Are there questions that come with the New York Mets pulling off a blockbuster trade with the Seattle Mariners for second baseman Robinson Cano and closer Edwin Diaz? Of course. Cano is 36 and coming off an 80-game PED suspension, the Mets traded some highly ranked prospects such as Jarred Kelenic and Justin Dunn, and they could’ve just signed bullpen arms on the free agent market instead of trading for one.
With that said, in terms of their baseball fit and potential impact, Cano and Diaz put the Mets back in the playoff hunt.
The last three seasons have been a wild ride for the Mets. They grinded their way through injuries to claim home-field advantage in the National League Wild Card game – though they lost to the San Francisco Giants, 3-0 — in 2016. The ensuing two seasons, they missed the playoffs by a wide margin. Were injuries a part of their struggles? Perhaps, but every team in Major League Baseball is forced to overcome adversity in the face of injuries throughout the regular season, and the Mets failed to make themselves a deeper team around the diamond — which is where their problems stem from.
The first franchise-altering decision the Mets made this offseason was hiring former agent Brodie Van Wagenen to be their new general manager. His first trade is bold, to put it bluntly. On one hand, Cano is under contract for the next five seasons, and the Mets are paying him roughly $20 million a year. Meanwhile, the production Cano and Diaz will provide the Mets with shouldn’t be taken for granted.It's a bold move, but acquiring @RobinsonCano and @EdiDiaz44 puts the @Mets back in the postseason picture.Click To Tweet
Cano is one of, if not the best middle infielder of his generation and still an elite second baseman. In the field, he’s as smooth as they come, has a great arm, and has a knack for fielding any groundball within his vicinity. From the get-go, Cano could hit in the three or cleanup hole in manager Mickey Callaway‘s lineup. While he missed half of the regular season, the second baseman hit .303 in 2018 and, in general, is a contact machine. Before 2018, Cano had played 150-plus games in every season dating back to 2007. A career .304 hitter, Cano gives the Mets a steady source of high-caliber offense that they’ve been in dire need of.
Sure, Michael Conforto, Brandon Nimmo, Amed Rosario, and Jeff McNeil have seen their fair share of encouraging moments at the plate, but none of them are middle-of-the-order forces. Plus, Yoenis Cespedes has struggled to stay healthy and will likely miss the beginning of the 2019 regular season with heel injuries. Cano’s bat will surely help a Mets lineup that was 23rd in MLB in runs (676), 29th in hits (1,282), 26th in total bases (2,125), 21st in home runs (170), 29th in batting average (.234), 21st in on-base percentage (.312), 26th in slugging (.389), and 24th in OPS (.701) in 2018.
In Diaz, the Mets are getting an elite closer on the rise. Diaz, 24, was an All-Star Game participant in 2018 and one of the best relievers in the sport. Finishing the year with a 1.96 ERA and 0.79 WHIP while totaling 124 strikeouts and executing 57-61 saves, he was lights-out in the ninth inning. A shutdown closer can make an underwhelming bullpen respectable and a respectable bullpen elite; Diaz makes the Mets bullpen respectable.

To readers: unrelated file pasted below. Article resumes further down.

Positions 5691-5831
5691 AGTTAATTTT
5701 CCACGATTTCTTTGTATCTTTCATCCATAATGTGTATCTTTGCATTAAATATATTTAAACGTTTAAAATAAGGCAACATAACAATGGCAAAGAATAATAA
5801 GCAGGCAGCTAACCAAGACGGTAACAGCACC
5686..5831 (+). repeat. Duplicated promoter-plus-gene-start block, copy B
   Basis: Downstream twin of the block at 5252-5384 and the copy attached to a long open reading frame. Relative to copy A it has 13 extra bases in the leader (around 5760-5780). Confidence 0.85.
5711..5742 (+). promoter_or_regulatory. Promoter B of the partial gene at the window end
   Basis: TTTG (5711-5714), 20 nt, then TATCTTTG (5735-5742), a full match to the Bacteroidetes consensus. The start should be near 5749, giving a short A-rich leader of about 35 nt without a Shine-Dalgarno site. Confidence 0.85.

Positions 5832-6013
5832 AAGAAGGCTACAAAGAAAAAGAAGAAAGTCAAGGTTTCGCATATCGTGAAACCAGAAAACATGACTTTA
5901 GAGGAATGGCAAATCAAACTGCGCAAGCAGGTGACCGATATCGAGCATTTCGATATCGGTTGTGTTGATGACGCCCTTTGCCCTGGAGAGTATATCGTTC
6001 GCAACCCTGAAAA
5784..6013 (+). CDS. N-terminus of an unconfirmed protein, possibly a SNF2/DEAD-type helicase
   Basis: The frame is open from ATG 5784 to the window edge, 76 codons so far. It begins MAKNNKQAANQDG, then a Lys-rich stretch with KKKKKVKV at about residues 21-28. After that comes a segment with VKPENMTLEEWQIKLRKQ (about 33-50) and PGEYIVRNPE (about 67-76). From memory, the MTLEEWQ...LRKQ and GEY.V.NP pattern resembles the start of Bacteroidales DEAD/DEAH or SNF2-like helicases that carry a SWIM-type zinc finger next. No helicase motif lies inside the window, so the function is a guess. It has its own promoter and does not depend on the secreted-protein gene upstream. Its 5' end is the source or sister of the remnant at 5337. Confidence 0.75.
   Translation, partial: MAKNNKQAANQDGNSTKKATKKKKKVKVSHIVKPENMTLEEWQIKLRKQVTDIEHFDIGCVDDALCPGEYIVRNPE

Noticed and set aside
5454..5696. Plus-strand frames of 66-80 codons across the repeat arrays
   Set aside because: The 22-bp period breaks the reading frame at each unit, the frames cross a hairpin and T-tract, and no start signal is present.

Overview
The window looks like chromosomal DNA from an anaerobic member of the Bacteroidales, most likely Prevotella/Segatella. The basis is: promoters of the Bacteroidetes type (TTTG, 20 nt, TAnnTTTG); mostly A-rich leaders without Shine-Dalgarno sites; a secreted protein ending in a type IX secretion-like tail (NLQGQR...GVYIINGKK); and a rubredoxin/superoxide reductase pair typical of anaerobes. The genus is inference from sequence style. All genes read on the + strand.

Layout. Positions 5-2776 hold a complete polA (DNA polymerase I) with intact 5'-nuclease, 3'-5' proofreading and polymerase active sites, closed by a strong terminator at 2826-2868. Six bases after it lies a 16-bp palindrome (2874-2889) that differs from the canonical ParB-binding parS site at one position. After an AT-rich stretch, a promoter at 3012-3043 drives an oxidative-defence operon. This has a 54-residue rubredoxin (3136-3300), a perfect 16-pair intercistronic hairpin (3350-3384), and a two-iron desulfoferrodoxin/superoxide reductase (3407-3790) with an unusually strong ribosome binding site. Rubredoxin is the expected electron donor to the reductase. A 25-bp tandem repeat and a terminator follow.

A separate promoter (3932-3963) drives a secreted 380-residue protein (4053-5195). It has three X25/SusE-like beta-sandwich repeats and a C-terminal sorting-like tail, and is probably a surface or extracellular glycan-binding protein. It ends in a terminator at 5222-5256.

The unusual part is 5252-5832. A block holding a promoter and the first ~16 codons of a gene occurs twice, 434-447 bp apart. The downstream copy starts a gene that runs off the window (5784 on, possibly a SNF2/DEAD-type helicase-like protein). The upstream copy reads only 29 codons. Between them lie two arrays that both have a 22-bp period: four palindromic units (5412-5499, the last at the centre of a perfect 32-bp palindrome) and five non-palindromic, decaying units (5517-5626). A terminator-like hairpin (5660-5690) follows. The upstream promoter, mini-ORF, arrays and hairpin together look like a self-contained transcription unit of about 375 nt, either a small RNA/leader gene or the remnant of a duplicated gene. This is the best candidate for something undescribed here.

The Mets have the chance to be in every game they play given the presence of their elite starting rotation; it’s a matter of their bats resembling a respectable offensive attack. Jacob deGrom won the National League Cy Young Award in 2018 after recording a remarkable 1.70 ERA and surrendering three, or fewer, runs in 25 consecutive starts; Noah Syndergaard, when healthy, has proven to be a dominant, top-of-the-rotation right-hander; Zack Wheeler came into his own in the second half of 2018; with the exclusion of back-to-back horrific late-July, early-August outings, Steven Matz was a steady force on the rubber every fifth day for the Mets last season.
All but likely, Jason Vargas, Seth Lugo, or Robert Gsellman will claim the fifth spot in the Mets starting rotation. And for the two who don’t crack the rotation, they can be used as long relievers, or setup men, in the pen — which is even more reason for the Mets to be optimistic about their pitching staff for 2019.
Now, the Mets’ competition in the National League East is going to be quite the hurdle to overcome. The Atlanta Braves young core was crowned division champions last season after winning 90 games, and they should only improve with age; the Washington Nationals have signed left-hander Patrick Corbin and traded for All-Star catcher Yan Gomes; the Philadelphia Phillies have a lot of money to spend on top-tier players and a stout rotation duo in Aaron Nola and Jake Arrieta; at some point, the Miami Marlins will begin to resemble a more competitive ballclub. But the Mets are certainly in the mix to win the NL East, or, at the very least, compete for a Wild Card seeding based on talent alone.
Wagenen has gone into his first offseason with the Mets aggressive, looking to make big moves; the Mets are embracing a win-now mentality when it comes to their potential pursuit of high-profile free agents and significant trades. There is still work to be done with this roster, but, for the time being, Cano and Diaz give the Mets reason to believe that the playoffs are feasible in 2019.